Artist Interview with Skidmore Contemporary Art
Skidmore Contemporary Art: If you could choose a different medium to work in, what would it be and why?
Alexandra Averbach: Since I was a child, I have always loved working with colored pencils. Whether just sketching or doing more labor intensive and intricate drawings with many layers, my drawings would occupy me for hours at a time. I find that they have a tactile quality to them that is very satisfying.
SCA: How would you describe your creative process?
AA: I almost always photograph my subject matter in direct southern light, taking numerous photos of different configurations. In order to get the reference material to my liking, I often combine photos and have recently started using photoshop in order to either combine or change specific details of the subjects to my liking. I do not strive to depict the subjects exactly as they appear in my photos but seek to enhance and stylize them with more color, contrast and vibrancy.
Even then, however, I make adjustments as I paint. Sometimes the color is not quite right, or there is a detail that needs to be altered. My paintings never truly look like the reference photos. They are usually much more colorful and exuberant.
SCA: Has social media impacted your work in any way? If yes, how? If not, why do you think that is?
AA: I think social media has impacted my work in a positive way. It has given me a stronger drive to deliver original artwork and expand my horizons. My aim is to paint more interesting and creative art, using more of my imagination in the process. I also find motivation in seeing what many other professional artists are accomplishing.
SCA: What is your most memorable museum experience? Can you briefly describe it?
AA: I have always loved 17th century Dutch Art/Flemish Art and have a Master of Arts degree in the subject. While visiting The Netherlands, I was particularly amazed with splendid Dutch art collection of The Mauritshuis in The Hague. Seeing the wonderful works of Johannes Vermeer, Jan Steen, Frans Hals and many others left a lasting impression.
SCA: What is something unexpected that has impacted/influenced your artistic style?
AA: I like minimalism and I think the main thing that has influenced my style outside the sphere of art would be minimalistic interior design. Simple arrangements and seamless transitions in value are intrinsic to my paintings as a whole.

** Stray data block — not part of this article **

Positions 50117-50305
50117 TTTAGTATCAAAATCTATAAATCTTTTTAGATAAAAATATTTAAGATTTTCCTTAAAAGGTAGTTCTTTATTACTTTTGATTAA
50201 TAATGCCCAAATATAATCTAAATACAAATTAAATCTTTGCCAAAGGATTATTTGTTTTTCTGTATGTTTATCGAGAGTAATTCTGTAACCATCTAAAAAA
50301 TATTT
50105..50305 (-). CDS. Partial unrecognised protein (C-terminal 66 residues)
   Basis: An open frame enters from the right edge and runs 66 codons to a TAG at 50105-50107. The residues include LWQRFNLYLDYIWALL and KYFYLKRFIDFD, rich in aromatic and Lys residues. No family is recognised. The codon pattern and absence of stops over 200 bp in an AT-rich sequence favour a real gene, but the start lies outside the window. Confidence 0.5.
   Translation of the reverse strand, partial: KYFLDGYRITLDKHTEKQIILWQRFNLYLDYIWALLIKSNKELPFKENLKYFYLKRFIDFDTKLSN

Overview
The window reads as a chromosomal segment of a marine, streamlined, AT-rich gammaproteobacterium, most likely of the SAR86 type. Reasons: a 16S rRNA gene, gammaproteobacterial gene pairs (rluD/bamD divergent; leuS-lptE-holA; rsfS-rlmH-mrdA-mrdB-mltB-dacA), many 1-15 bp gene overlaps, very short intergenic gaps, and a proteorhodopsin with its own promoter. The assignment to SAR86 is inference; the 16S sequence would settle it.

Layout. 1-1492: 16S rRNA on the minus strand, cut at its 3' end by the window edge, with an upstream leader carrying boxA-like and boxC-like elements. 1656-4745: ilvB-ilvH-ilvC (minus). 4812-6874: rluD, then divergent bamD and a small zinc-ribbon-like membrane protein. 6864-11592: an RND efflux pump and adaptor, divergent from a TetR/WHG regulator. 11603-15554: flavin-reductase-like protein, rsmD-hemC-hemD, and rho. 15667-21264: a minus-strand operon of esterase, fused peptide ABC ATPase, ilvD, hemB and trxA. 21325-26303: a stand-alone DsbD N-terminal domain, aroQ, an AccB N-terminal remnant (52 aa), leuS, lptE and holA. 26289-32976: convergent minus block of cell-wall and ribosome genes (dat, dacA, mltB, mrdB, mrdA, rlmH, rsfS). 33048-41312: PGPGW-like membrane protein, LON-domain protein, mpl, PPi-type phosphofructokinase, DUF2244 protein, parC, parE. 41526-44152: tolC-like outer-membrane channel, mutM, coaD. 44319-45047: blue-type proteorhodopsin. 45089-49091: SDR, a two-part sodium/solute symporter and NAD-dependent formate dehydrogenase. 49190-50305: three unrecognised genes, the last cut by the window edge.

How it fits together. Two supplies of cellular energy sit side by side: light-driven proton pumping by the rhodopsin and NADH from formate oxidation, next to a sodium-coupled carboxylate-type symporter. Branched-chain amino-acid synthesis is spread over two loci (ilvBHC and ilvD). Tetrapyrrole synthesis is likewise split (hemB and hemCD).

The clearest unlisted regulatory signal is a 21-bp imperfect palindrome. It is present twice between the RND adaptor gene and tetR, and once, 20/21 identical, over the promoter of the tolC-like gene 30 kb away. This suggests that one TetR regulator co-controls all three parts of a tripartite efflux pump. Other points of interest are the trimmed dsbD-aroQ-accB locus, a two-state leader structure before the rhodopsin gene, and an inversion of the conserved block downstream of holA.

SCA: If you weren't an artist, what would you be doing?
AA: Before I was an artist I worked in finance and have a Bachelor’s and Master’s degree in Economics. While I am good with data and working with numbers, I quickly learned that I need something creative to be fulfilled. I began baking while working my transition into the art world, and though I don’t have much time to do it, I find it to be an extremely fulfilling and gratifying activity, as long as I find someone to eat the sweets afterwards!
SCA: What city/town/geographical location has provided the most inspiration for you?
AA: I have lived in New York City for the past sixteen years and it has been a constant source of inspiration. There are botanical gardens and countless museums and galleries to see.
SCA: Were you professionally trained as an artist? Tell us about that experience.
AA: I have taken many private art lessons throughout my childhood, and even some college art courses, and began my undergraduate experience in an art school, but quickly realized that a professional art degree was not for me. While working in finance, the art world was always in the back of my mind. Attaining a degree in art history gave me the push I needed, after a hiatus of ten years, to get back into painting again. While it hasn’t always been easy, I now realize that creating art is extremely fulfilling for me, and I thoroughly enjoy every step of the process, from making the canvas to packing and sending the painting.
SCA: If you could sit at a dinner table with 3 famous artists, who would they be? Why?